If you want to understand the swallowing challenges faced by people with Parkinson’s disease, ask is a speech therapist at a nursing home. That’s one way a company with a device to convert pills and capsules into custom-flavored liquids approached the issue of how to make medicine more palatable.
Patients’ & Consumers’ Pharma’s approach harkens back to the days of using a mortar and pestle to get the desired drug compound. Compounding pharmacists still use this technique. One of the biggest challenges in grinding pills and capsules is getting uniform particles. The company’s Insta device uses a wet milling technique to solve this problem. A single use plastic container in a “single pot operation” avoids contamination with other drugs.
“We have taken a manual process that has a tremendous amount of variability and standardized it,” said Joe D’Silva, the CEO and founder.
D’Silva formed the company in 2000 rather than relocate to New Jersey when Aventis was formed through the acquisition of Rhone-Poulenc, now Sanofi-Aventis. He also recruited former colleague Anne Moore to work alongside him as the COO at the company’s location at the Pennsylvania Biotechnology Center of Bucks County in Doylestown, Pennsylvania.
“The genesis for us came from visiting relatives at nursing homes, and I was amazed how nurses and healthcare providers would run into the problem of people not being able to swallow tablets, so they would crush the medicine in different ways like using garlic presses and blending it into applesauce,” said D’Silva.
The company has been self-funded with help from a couple of D’Silva’s former colleagues and friends from Pfizer.
D’Silva said one issue for many people with Parkinson’s is that it’s not enough to have a liquid medication — it needs a pudding-like consistency. Another is Parkinson’s patients tend to salivate but, ironically, many of the medications are lemon-flavored, which can make the problem worse.
The medications would be restricted to immediate release drugs to avoid complications. Pharmacists will be given access to a website with information about chemical stability, storage, and the most highly compounded drugs. They will also be able to select the disposable container size.
The product does not need approval from the U.S. Food and Drug Administration because it is not being sold to consumers, D’Silva said. It will only be sold to veterinarians, pharmacists and hospitals. It will be monetized through sales of its disposable containers.
Pharmacists could use vanilla flavors for Parkinson’s patients and cherry or orange flavors for pediatric patients. D’Silva said the company is researching an option for companion animals with flavors like bacon or salmon.
Combining multiple medications
It is also developing a computerized variable dosing combination system to combine several medications for a dosing interval into one or a few capsules, called Maestra formulation technology.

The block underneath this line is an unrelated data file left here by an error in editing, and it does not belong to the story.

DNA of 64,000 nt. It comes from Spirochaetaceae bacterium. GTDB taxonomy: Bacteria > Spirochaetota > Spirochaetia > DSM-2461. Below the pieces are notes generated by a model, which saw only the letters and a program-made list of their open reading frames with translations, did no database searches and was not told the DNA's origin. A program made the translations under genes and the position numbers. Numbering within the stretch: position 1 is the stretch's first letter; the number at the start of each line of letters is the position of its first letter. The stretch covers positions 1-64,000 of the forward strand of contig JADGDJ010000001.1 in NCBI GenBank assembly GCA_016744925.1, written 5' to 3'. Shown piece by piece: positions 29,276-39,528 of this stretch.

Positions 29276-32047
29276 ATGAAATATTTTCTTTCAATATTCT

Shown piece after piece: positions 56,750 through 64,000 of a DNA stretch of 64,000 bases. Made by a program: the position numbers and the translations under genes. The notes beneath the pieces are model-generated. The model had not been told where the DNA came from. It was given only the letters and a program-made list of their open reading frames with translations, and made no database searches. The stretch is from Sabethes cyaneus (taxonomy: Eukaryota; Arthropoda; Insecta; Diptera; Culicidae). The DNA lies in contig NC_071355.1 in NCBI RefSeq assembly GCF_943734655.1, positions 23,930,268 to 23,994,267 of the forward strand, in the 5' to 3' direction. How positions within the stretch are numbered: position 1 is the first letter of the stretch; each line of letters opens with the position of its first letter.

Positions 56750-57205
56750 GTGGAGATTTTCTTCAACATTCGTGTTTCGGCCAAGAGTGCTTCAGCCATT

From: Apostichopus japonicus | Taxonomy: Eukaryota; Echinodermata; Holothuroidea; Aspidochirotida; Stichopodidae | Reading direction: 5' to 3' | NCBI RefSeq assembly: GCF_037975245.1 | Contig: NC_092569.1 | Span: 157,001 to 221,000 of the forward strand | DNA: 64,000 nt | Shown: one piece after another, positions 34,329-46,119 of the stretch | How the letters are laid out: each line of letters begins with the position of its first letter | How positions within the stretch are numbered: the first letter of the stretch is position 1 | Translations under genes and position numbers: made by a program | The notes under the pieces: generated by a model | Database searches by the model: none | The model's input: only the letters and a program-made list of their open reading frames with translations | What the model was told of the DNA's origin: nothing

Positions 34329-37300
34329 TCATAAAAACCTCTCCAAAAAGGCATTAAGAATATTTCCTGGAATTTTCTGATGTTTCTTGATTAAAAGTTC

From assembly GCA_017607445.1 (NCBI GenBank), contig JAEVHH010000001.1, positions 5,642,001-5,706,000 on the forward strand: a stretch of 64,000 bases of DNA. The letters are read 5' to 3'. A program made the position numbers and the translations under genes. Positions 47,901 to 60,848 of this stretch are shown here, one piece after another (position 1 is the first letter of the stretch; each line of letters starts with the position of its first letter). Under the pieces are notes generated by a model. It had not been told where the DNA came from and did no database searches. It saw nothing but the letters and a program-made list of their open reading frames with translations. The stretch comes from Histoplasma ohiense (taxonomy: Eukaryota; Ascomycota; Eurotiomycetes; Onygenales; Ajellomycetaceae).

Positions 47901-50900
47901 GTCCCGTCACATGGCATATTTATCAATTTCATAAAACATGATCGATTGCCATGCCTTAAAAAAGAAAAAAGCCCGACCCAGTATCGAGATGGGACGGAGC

In contrast to its Insta platform technology, this will be a manufacturing process so it would have to go through regulatory approval. This product would be licensed out to manufacturers. “This is going from mass manufacturing to smart manufacturing,” D’Silva said.
Expanding to a public/private project
The company is also exploring a personalized medication products development center in Ohio or Belgium. The center would be a collaboration between the local government, business, local industries and universities.
The Belgian government was the first to court the company when a representative from government agency Biologistics in the University City Science Center approached D’Silva a couple of years ago. The government has since carried out a market research project to determine the level of interest for the Insta device in Europe. This led D’Silav to add the veterinary market to its platform technology.
Ohio came into the picture after D’Silva was invited to give a talk to the College of Pharmacy at Ohio State University where he got his degree.
Both Ohio and Belgium are looking to use public-private partnership structures to fund and develop the company’s products globally. Sustainable job creation was a noticeable selling point for the Belgians, D’Silva noted, although he has since observed it’s has become a point of interest with venture investors as well. It has also become part of the national dialogue, culminating with the recently approved JOBS Act.
“This evolved over time. When we were first speaking with venture capital groups it didn’t come up, but since then there is a sensitivity that wasn’t there before.”
D’Silva and Moore envision the development center housing a think tank for creating additional personalized medicine processes or products for the pharmaceutical industry.